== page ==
NL: Ik schreef in mijn vorige blog over mijn ervaringen in Jodhpur en noemde de stad een religieuze stad. Maar wat betekent dat eigenlijk? Religieus? Ik zou graag jouw idee horen over het woord religieus voordat ik mijn eigen definitie geef.
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Where:   Jaipur, Rajasthan, India
When:    16 April 2007
Meeting a French Hindu in Jaipur
Dear reader,
After 3 days in Jaisalmer and 2 days in Jodhpur I had only one day left for the capital of Rajasthan the city of three milllion souls six hours from New Delhi, before heading back to work and street design in the office near that city.
I arrived at 5 am at the railway station. A young Indian man jumped from the platform on the footboard (treeplank) of the open door of the train while the train still had a considerable speed. He started a chat and ended up offering me a ride to my hotel for 30 rupees, which seemed reasonable to me. I was anyway happy enough I didn't have to go looking for transport at 5 am. Not that that is ever difficult in India but I awoke at least I few hours earlier than I would have liked to.
Heading into town
After sleeping on the roof terrace of the hotel (I could only get the room at 7 am if I didn't want to pay an extra night), a nice breakfast and my taoist morning exercises, I felt ready to explore the city.
With a cycle rickshaw I headed into town to do one of the walks in the booklet my boss in Delhi had leant me. My first impression: indeed a bigger city. And.....a lot of hassle. Cycle rickshaw riders that would't leave you alone, people that want to sell you all kinds of things and many beggars. In terms of hassle this was the worse I had experienced so far in India, but I was in a good mood and it didn't bother me to much. Staying friendly to the cycle rickshaw driver who keeps following you and asks you for the tenth time if you want a ride is a great way to practice loving-kindness. Agreed, I didn't always succeed, as the day progressed and the temperature rose over 40 degrees, it became quite tiring at some stage.
My second encounter with Hinduism
Of course I had visited quite a few Hindu temples over the last months in India, but I had only had one previous Hindu religious experience: in Delhi (click here). Now I walked into one of the big Hindu temples in Jaipur and found people standing and talking, but also kneeling and even belly-down flat on the floor.
Hindu temple worshippers. No-one worships like a real Hindu: belly-down on the floor
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Where:   Jodhpur, Rajasthan, India
When:    14 - 15 April 2007
Religious Jodhpur
Dear reader,
The second place I visisted in Rajasthan after Jaisalsmer was Jodhpur. A city of about a million inhabitants which kept his rural feel. Still far west, with very few cities nearby, the city is still relatively isolated (although not as much as Jaisalmer at the very end of the railway line), and that might have helped to keep it's particular character.
The blue city
Of course two days is not enough to have a good picture of the city, but let me give you my impressions and share my experiences in the blue city. The sandstone coloured town of Jaiselmer is dubbed the 'golden city', Jodhpur with its blue painted houses is nicknamed the 'blue city'. Originally the blue colour was preserved for Hindu-people of a certain caste. I think the caste of the Brahmins (priests), but I am not hundred percent sure. Now everyone is allowed to paint his house in blue and it makes the old city a special place to be.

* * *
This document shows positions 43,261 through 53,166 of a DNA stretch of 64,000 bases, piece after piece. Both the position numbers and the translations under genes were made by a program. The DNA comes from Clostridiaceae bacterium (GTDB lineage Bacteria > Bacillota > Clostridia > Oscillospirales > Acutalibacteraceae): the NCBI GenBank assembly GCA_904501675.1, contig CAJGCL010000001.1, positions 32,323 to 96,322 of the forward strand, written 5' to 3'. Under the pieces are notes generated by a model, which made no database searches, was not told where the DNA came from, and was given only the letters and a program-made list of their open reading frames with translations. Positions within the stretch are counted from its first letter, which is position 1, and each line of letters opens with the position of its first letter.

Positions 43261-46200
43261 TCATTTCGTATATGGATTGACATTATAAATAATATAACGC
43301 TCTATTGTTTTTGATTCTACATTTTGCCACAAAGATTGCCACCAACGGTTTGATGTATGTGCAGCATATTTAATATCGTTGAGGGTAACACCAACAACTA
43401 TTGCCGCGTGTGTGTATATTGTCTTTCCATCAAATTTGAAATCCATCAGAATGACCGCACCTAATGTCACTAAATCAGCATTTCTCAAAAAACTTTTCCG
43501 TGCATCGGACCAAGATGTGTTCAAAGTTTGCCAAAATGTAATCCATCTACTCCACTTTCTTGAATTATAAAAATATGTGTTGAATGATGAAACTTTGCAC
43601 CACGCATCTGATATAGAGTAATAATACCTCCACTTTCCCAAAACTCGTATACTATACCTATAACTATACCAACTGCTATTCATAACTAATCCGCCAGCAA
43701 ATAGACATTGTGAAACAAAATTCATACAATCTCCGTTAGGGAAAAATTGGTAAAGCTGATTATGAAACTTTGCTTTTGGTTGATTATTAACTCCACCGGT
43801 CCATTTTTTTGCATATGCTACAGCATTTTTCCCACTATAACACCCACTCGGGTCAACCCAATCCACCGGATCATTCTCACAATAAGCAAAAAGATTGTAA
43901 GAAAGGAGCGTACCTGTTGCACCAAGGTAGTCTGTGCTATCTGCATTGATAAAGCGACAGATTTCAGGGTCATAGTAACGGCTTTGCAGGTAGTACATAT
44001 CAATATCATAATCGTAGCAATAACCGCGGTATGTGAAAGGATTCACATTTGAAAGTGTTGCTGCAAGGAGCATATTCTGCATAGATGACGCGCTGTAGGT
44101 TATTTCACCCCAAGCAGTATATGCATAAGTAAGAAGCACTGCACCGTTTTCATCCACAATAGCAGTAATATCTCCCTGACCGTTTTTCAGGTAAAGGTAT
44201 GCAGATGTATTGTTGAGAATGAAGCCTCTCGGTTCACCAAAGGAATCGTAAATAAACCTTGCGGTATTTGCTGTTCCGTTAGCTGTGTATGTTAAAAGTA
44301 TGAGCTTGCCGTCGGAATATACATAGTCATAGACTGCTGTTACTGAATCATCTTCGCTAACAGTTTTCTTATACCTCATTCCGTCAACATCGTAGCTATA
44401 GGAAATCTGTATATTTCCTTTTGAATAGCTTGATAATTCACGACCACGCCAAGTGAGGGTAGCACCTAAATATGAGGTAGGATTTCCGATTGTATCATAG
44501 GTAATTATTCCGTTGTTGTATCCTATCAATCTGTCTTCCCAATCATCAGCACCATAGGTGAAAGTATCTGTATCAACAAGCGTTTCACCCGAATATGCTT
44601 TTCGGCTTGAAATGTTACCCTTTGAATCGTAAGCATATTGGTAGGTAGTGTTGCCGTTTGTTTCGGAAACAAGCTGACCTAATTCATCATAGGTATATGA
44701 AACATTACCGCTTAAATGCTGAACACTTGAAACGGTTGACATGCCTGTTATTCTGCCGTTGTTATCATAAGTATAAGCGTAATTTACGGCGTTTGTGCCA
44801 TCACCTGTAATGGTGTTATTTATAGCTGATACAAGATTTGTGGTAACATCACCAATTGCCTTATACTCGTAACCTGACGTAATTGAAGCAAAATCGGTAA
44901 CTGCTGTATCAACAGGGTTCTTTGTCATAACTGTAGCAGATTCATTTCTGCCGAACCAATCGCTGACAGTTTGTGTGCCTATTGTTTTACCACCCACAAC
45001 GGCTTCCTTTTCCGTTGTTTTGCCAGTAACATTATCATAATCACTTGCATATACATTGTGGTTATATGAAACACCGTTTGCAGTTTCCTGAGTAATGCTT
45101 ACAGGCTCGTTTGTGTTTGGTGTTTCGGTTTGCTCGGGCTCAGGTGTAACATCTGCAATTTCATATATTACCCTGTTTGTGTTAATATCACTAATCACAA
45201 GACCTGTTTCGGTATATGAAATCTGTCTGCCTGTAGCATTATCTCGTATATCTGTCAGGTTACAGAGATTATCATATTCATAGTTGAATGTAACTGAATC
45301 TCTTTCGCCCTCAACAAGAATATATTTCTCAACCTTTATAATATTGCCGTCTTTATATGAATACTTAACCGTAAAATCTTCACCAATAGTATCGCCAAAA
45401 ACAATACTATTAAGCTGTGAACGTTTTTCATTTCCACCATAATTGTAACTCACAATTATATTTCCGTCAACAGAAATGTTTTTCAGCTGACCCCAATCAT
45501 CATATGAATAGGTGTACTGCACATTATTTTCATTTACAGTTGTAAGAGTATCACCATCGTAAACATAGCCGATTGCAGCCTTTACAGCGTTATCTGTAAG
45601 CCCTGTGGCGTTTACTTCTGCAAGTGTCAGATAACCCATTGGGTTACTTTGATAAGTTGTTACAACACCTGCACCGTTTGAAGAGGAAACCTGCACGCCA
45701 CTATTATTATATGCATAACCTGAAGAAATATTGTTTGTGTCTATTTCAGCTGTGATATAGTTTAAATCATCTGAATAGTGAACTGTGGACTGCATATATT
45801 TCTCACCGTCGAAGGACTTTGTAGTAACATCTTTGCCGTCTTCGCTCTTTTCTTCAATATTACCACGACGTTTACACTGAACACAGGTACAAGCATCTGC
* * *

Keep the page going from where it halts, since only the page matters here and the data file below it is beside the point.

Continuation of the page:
The blue city of Jodhpur
The fort city
I already wrote about the impressive fort of Meharanghar, that rises up steep above the old city of Jodphur in a previous blog, so will not spend any more time on this. But of course it is another characteristic feature of this special city.
The religious city
I somehow found the city of Jodhpur the most religious city I have visited so far. In Jodhpur religion seemed everywhere. I woke up at the chanting of the neigbours accross the narrow alley that my guest house (Yogi's Guest House) was on and the manager of the Guest House was busy with bells a number of times a day to do his 'puja', Hindu prayer. The owner my lovely guest house, so I was told was a Buddhist from Nepali origin, hence the photograps of Buddhist monks on the wall, alongside, let that be said, Hindu wall paintings.  
So during my last dinner just before catching the night-train to Jaipur, while chatting with my fellow Swiss travellers I was listening to Nepali or Tibetan religious music "Om mani padme hum.....", while the huge and beautifully lit fort of Meharanghar towered above us. A very special experience.
Everywhere in the narrow streets, but that I have seen in most Indian cities, there were small 'street, neighbourhood or private' temples such as the one in the picture below.
Small temple in one of the streets in Old Jodhpur
Religious women
One of the things I noticed was that women in their 20's and 30's wore a thin head scarf on or over their hair. You see that all over India and it looks beautiful, more like a nice fashion item than a religious attribute. However in Jodhpur there was something different: whenever I looked at one of these women, and yes, they are often very beautiful so that is a pleasant thing to do, they would pull the scarf over their face so that I couldn't see their face and our eyes would not cross. A more subtle way than the permanent head and face-covering veils of the muslim women here, but the principle is the same. Do then all mayor religions have this obsession with or fear for sexuality? (apart from Taoism and Tantric Buddhism...) It seems like it.